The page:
Wednesday, September 23, 2015


Sometimes I find the Internet to be way the hell too much. Lately it has proven to be this way more than in the past.

One of my great regrets in life was that I never had a formal college education. I was too poor on the one hand, and too confused on the other. A lot of people I know who have good college educations tend to belittle the years they put into getting a degree, but for someone like me who never had the benefit of a discipline of ordered learning, those sentiments are not appreciated.

And so, over the years, I have tended to overcompensate for that lack of a disciplined education by reading. And I have read a lot. Not as much as some mutant intellects I have encountered, but more than most. The problem is that I have read widely and with absolutely no focus. I am familiar with a broad range of concepts and know a tremendous amount of superficial facts, but have detailed knowledge of few subjects.

Thus, my regret at having had no formal post-high school education.

I do have that Associate's degree that I earned by taking a class here and a class there at a local community college. But there it ended. Lack of funds and the responsibilities of a family stopped it there. Even that small accomplishment took me many years.

Because of the way that I tend to study (scattershot reading), the Internet has been a shiny toy for me. 'Ooo! Look! There! Yow! What's that?! Amazing! I didn't know that! Wow!' A sad and slapstick learning process that leads me to have just enough knowledge about things to piss people off and earn a reputation as a "know-it-all" (aka "smartass").

Recently I was looking at my newsfeeds. I consume a lot of news, but none of it domestic. (I find the various news sources in the USA to be stunted and laughable propaganda.) At one point recently I was perusing a little over 100 English-language news sites every day. Even I had to admit that this was pretty damned outrageous. I wouldn't actually read each of them every day, but I would skim them all and look for articles that interested me. Finally, I decided that 103 news sites was too much. So I pared them sixty-one. Yeah...that's still wild.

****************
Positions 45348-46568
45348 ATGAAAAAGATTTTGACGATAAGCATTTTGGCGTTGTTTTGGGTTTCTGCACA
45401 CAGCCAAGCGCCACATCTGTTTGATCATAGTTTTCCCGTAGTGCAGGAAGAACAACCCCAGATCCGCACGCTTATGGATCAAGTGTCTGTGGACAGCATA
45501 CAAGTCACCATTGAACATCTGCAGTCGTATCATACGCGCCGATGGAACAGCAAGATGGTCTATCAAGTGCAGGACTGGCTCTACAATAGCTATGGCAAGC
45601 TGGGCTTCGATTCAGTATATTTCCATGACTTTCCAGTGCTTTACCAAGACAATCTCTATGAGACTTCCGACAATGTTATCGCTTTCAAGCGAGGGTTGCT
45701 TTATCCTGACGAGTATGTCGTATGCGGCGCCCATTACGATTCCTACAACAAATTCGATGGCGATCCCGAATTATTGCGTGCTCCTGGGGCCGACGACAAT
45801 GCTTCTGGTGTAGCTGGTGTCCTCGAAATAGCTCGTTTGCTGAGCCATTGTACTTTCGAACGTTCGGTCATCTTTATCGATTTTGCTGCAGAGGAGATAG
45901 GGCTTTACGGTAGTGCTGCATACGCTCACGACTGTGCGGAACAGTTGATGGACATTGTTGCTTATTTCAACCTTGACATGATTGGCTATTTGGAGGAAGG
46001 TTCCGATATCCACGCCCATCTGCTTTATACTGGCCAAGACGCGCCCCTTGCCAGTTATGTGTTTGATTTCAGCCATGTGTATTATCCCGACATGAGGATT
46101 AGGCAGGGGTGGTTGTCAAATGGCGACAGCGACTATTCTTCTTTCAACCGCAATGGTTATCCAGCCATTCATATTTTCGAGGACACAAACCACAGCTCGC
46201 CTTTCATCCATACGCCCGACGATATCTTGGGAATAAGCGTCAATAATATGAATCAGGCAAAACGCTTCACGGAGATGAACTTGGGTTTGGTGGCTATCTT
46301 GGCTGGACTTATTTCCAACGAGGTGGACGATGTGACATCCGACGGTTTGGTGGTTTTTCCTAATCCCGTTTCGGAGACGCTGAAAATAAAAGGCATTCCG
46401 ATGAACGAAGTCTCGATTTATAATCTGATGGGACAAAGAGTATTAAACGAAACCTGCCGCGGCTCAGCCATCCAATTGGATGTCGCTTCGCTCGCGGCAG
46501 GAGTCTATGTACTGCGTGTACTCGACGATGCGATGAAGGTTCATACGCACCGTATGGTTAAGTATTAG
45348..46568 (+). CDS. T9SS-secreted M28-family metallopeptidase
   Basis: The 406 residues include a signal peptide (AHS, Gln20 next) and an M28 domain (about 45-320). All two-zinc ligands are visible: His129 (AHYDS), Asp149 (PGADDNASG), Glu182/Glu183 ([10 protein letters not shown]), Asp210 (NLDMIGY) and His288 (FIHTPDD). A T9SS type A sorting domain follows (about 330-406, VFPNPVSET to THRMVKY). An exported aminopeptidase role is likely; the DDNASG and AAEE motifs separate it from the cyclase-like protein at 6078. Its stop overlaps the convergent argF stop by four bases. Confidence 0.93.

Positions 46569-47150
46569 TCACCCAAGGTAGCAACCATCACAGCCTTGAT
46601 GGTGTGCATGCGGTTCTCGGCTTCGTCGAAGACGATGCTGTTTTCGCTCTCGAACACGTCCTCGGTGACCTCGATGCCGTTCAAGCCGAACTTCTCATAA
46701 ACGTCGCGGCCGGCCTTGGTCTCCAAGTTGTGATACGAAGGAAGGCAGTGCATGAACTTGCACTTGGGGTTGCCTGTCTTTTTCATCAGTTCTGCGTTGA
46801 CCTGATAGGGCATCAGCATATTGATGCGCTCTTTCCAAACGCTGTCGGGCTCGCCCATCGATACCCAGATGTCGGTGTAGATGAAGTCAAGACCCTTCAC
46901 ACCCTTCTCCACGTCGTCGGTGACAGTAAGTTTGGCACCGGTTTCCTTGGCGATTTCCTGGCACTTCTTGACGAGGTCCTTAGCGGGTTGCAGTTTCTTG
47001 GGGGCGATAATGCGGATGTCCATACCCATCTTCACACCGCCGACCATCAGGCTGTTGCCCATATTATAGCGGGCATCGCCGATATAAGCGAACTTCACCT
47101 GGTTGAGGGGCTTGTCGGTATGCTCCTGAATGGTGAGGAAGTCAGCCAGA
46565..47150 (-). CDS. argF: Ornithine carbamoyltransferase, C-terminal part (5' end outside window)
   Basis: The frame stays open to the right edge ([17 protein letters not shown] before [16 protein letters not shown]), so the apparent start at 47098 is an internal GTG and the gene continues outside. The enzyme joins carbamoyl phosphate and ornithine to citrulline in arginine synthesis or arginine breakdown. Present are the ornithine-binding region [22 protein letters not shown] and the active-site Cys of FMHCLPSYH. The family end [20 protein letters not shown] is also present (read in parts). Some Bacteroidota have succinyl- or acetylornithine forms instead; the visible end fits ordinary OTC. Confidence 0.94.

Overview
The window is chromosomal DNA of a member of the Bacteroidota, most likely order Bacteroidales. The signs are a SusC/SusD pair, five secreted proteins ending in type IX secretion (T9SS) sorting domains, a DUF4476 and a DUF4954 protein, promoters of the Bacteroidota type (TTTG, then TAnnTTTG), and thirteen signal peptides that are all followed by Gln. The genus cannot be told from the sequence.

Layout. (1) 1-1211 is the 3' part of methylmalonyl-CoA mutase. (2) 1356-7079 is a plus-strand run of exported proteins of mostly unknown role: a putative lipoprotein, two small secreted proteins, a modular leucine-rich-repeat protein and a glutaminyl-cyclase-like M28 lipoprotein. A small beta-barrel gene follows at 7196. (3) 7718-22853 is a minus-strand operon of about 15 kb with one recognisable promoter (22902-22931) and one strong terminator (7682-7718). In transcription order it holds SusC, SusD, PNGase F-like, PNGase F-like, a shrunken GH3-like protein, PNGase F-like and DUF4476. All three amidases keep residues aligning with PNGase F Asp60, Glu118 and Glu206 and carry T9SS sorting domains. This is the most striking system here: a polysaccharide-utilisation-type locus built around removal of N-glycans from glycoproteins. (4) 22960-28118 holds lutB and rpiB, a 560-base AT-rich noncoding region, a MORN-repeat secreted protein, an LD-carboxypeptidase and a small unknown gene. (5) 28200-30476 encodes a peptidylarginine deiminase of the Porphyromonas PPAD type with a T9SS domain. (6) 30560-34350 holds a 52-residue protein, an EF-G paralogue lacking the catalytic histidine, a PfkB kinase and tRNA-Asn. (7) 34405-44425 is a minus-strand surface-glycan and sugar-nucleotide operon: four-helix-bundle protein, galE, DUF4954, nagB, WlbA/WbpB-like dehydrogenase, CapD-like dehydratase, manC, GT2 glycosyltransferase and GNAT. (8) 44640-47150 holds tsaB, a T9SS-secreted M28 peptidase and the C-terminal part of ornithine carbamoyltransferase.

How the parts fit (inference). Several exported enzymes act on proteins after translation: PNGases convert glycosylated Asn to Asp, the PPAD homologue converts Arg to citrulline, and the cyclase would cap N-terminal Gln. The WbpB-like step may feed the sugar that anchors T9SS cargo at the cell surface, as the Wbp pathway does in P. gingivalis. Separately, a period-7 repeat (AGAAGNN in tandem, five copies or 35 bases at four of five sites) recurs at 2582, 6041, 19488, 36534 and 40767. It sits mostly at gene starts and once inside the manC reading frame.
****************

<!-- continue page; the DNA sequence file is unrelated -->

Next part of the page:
I think I need to shift back a few gears on the old Internet. It long ago became a pretty radical time-sink for me. It has helped me in some ways, but has proven to be a barrier in others.

Stepping back for an objective look is in order.

"Ooo! Shiny!"


Lawrence Roy Aiken said...

The most difficult thing to keep in mind is that the Internet -- as with the rest of the media -- is not the world. It reflects a very small minority in relation to the general population, and even the population that uses the Internet. Most people interact with the Web through their phones, and that's to either watch a video or play Candy Crush when they're bored. They don't give a shit for Tumblr "activism" or the hashtag wars on Twitter.

James Robert Smith said...

It seems to be a wonderful example of misdirection and wasted effort.